Dr. Van Voorhees: How did you develop the MPATH-Dx histology reporting form? What are its features? How did you categorize the various types of pigmented lesions?
Dr. Piepkorn: The MPATH-Dx histology reporting form developed by necessity when the experienced pigmented lesion pathologists “compared notes” during consensus reviews that followed independent interpretations of over 200 lesions. Basically, we faced substantial differences in interpretation and a confusing breadth of individual terminologies that we recognized as potentially confounding to clinicians and their patients in some situations. Taking inspiration from BiRads, we developed by iterative review a schematic document that attempts to group lesions and their diagnostic nomenclatures by certain global characteristics, namely presumed histogenetic relationships and degree of abnormality under the hypothesis that melanocytic neoplasia is developmental in nature and in part stepwise. In most instances, the three-member panel of experienced melanocytic lesion pathologists could agree on the grouping based on the hypothetical assumptions.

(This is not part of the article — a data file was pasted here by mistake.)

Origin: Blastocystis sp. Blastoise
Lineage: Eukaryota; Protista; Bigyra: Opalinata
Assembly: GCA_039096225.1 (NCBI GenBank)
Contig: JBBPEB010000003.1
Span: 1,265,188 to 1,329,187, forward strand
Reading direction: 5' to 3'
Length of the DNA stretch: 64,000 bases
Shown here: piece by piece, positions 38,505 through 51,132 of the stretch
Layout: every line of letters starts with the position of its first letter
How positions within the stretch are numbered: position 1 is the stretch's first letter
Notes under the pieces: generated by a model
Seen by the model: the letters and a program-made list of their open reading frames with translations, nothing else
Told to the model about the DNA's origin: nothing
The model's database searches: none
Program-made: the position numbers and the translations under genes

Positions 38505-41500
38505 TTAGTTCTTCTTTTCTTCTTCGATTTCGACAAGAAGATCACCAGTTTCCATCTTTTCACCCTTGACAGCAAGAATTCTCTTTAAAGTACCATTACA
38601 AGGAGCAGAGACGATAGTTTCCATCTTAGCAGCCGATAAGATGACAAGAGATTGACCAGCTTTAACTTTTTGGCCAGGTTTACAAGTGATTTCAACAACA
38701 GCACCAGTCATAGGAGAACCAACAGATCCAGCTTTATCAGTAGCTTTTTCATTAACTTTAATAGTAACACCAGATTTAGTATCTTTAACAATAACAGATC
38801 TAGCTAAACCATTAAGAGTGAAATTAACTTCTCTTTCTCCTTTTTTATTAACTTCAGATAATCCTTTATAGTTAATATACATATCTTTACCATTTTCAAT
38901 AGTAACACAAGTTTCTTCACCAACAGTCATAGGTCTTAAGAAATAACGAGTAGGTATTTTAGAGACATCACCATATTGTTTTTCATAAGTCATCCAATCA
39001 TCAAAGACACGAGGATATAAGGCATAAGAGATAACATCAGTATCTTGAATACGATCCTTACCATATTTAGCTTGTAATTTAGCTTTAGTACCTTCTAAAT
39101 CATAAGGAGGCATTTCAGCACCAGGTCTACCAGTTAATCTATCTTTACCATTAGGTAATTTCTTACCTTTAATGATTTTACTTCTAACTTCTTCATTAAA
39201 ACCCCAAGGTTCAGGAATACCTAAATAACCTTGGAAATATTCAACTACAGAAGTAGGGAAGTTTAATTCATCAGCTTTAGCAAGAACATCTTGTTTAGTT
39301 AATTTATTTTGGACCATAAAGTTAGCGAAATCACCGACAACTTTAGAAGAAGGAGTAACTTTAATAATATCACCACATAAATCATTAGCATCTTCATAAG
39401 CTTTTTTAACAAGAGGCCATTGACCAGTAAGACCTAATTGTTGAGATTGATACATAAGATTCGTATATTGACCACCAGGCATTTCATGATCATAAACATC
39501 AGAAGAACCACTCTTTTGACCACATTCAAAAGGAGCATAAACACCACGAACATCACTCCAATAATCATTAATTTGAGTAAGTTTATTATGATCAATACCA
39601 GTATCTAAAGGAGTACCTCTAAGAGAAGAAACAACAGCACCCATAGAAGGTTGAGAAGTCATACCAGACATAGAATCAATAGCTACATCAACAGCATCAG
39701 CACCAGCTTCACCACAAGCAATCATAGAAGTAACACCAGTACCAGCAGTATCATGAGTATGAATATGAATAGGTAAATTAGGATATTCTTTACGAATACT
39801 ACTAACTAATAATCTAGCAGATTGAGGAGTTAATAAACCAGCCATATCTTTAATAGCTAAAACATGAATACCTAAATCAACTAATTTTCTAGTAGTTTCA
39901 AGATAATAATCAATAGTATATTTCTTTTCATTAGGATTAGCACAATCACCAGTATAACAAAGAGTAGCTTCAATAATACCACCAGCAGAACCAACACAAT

Dr. Van Voorhees: There is also a diagnostic-treatment mapping tool as well, correct? How does this work?
Dr. Piepkorn: The diagnostic-treatment mapping tool seeks to standardize the language pathologists use to assign levels of perceived risk from given melanocytic lesions and their recommendations as to treatment that would be indicated, if any. It is assumed, of course, that standardized language regarding risk and treatment will reduce (although not eliminate) confusion in communication with the clinician and thereby lessen the potential for unintended errors of omission or commission in treatment of the patient. Under these presumptions, the diagnostic-treatment mapping scheme has broad analogies with the reporting form, but it carries the latter one step further by beginning the process of developing standardized language for the risk-treatment algorithms. For each category in the mapping tool there are, accordingly, columns that list the risk-treatment language we propose as a first step in initiating this process of standardization in the field of melanocytic lesion dermatopathology.